I saw someone reading a newspaper today. I suppose this is hardly ‘news’ but since we’ve been in Greece for a week now and this is the first time I’ve seen one, I can’t help but remark on it.

In previous times, I was one of those who hovered around the mini-markets waiting for yesterday’s paper to arrive, in my case a two day old Guardian. Then, in more recent times, papers, except the Guardian, obviously, started arriving on the same day and the inevitable happened: I stopped buying papers, home and abroad.

The guy by our swimming pool reading his paper is old, even older than me, because only old people buy them. I’m guessing he brought it to Paxos because there don’t appear to be any newsagents here. I wasn’t in the least bit jealous. I’d already read mine on my phone and on my laptop. That’s why conventional newspapers are dying.

The most popular British paper is the Mail but today it sells well under a million copies, almost entirely to middle aged and old women. The second most popular rag, the Sun, sells less than that and the rest of the press is frankly nowhere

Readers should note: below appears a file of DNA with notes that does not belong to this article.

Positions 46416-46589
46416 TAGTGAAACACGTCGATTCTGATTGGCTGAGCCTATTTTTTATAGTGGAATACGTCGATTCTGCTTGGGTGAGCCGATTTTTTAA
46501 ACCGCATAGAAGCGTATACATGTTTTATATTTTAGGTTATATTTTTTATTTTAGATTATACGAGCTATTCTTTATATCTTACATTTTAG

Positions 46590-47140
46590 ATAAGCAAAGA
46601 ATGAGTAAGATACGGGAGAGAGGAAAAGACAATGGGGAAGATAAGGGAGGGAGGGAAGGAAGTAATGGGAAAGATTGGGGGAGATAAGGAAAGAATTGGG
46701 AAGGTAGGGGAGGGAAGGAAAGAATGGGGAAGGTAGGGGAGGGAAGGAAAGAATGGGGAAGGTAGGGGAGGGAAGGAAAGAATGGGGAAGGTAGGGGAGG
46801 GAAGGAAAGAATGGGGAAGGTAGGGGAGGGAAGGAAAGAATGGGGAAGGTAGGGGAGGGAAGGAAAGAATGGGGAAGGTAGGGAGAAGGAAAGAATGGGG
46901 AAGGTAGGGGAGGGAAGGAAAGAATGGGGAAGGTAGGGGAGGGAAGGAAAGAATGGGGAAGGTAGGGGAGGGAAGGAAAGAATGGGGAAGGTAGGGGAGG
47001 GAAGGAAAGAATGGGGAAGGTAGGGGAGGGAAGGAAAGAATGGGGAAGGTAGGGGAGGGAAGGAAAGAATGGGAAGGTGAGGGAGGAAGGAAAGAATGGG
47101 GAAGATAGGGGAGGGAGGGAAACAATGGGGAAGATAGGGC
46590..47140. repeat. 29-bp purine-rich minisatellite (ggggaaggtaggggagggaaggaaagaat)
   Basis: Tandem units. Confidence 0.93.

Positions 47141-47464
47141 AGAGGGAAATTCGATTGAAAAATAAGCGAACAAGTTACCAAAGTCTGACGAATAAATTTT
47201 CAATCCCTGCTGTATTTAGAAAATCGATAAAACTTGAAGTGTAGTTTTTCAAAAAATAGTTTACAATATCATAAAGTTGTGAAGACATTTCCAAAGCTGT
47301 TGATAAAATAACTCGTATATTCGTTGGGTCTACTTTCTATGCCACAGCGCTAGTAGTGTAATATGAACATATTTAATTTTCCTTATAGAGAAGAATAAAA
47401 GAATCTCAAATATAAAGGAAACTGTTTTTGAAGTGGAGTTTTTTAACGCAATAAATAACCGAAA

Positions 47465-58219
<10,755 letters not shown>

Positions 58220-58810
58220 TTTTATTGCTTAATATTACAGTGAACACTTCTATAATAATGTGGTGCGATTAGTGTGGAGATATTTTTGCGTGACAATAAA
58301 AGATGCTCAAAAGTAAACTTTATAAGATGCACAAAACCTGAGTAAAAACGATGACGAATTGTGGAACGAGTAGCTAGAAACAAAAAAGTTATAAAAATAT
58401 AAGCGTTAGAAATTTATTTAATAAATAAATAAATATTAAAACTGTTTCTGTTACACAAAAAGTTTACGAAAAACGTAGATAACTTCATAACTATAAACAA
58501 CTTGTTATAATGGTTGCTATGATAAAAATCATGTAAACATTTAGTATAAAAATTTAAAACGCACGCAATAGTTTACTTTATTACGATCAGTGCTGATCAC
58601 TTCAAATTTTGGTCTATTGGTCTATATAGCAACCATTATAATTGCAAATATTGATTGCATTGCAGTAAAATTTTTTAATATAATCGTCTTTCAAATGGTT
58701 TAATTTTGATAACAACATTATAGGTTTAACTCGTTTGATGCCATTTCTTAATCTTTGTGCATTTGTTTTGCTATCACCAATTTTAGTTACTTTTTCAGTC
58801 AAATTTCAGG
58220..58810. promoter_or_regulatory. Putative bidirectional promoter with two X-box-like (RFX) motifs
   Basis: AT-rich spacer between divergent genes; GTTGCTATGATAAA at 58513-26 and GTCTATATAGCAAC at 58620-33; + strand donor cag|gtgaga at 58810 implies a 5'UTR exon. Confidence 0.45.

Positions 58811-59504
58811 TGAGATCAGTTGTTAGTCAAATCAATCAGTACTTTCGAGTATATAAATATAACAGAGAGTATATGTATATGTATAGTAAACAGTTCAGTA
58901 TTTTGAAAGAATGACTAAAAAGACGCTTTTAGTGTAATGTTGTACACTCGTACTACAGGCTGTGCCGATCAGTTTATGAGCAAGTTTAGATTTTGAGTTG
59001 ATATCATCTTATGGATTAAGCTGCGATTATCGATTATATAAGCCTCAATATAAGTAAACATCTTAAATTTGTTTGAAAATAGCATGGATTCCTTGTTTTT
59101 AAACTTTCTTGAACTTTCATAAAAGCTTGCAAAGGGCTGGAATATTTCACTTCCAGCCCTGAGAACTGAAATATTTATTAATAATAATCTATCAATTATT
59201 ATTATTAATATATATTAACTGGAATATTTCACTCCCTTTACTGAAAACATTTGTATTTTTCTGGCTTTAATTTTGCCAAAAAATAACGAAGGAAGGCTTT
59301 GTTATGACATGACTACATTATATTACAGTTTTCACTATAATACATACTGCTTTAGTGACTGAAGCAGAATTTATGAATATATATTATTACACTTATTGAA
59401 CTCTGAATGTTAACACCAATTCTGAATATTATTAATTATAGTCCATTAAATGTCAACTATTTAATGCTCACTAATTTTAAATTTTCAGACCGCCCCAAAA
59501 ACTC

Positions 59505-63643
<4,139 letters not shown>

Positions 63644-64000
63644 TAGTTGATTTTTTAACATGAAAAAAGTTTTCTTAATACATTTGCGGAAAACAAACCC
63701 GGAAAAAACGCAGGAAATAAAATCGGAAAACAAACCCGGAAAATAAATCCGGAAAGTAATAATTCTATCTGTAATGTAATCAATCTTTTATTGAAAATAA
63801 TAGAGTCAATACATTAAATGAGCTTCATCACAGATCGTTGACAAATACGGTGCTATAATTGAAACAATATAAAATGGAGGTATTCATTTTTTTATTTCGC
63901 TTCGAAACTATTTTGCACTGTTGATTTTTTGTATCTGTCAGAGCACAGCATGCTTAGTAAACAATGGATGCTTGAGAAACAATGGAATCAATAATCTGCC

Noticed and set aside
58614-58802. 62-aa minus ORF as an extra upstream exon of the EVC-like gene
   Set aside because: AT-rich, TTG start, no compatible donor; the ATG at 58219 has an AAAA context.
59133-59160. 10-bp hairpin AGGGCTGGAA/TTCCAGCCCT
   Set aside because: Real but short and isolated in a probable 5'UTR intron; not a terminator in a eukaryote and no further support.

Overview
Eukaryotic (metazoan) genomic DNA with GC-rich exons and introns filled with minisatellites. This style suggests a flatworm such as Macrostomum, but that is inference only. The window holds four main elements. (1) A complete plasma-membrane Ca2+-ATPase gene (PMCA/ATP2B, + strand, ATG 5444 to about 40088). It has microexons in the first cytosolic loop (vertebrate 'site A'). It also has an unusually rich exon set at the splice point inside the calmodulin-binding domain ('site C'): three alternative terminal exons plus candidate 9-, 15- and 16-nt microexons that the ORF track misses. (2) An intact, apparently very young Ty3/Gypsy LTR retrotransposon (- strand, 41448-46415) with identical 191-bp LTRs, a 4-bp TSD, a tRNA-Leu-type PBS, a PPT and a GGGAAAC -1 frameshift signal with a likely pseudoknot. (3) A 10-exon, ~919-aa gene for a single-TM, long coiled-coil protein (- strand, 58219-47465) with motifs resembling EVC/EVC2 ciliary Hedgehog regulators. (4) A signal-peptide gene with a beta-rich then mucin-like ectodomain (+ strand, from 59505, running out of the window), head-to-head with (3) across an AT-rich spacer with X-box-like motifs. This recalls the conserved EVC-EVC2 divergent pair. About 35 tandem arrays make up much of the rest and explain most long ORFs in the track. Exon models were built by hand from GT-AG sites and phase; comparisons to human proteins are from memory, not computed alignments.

The change to on-line is moving at pace and the likes of the Mail and Rupert Murdoch’s drooping organ, the Sun, know it. Newspaper owners have been leaning on Boris Johnson to help them out and he has, to the tune of many millions of pounds of our money. Additionally, when the owners of the Mail and Sun, among others, told Johnson that people working from home was affecting their sales, Johnson and his ministers were out and about telling people they must return to the office! What a happy coincidence. My advice for anyone returning to the office is simple: don’t buy the Mail and Sun. They hate you.

I only gave up on buying The Guardian in the last year, first because I was repulsed by the idea of giving hard left toe rag columnist Owen Jones any of my money and second because I have saved a relative fortune. Because I support The Guardian as being the only newspaper not to be owned by a billionaire or a massive corporation, I make a voluntary payment of a fiver a month, hopefully none of which goes to Jones.

I still can’t give up proper books though. Consistency would surely mean I’d buy a Kindle but I’d no more do that than use Spotify to listen to my music. The only thing consistent about me is my inconsistency.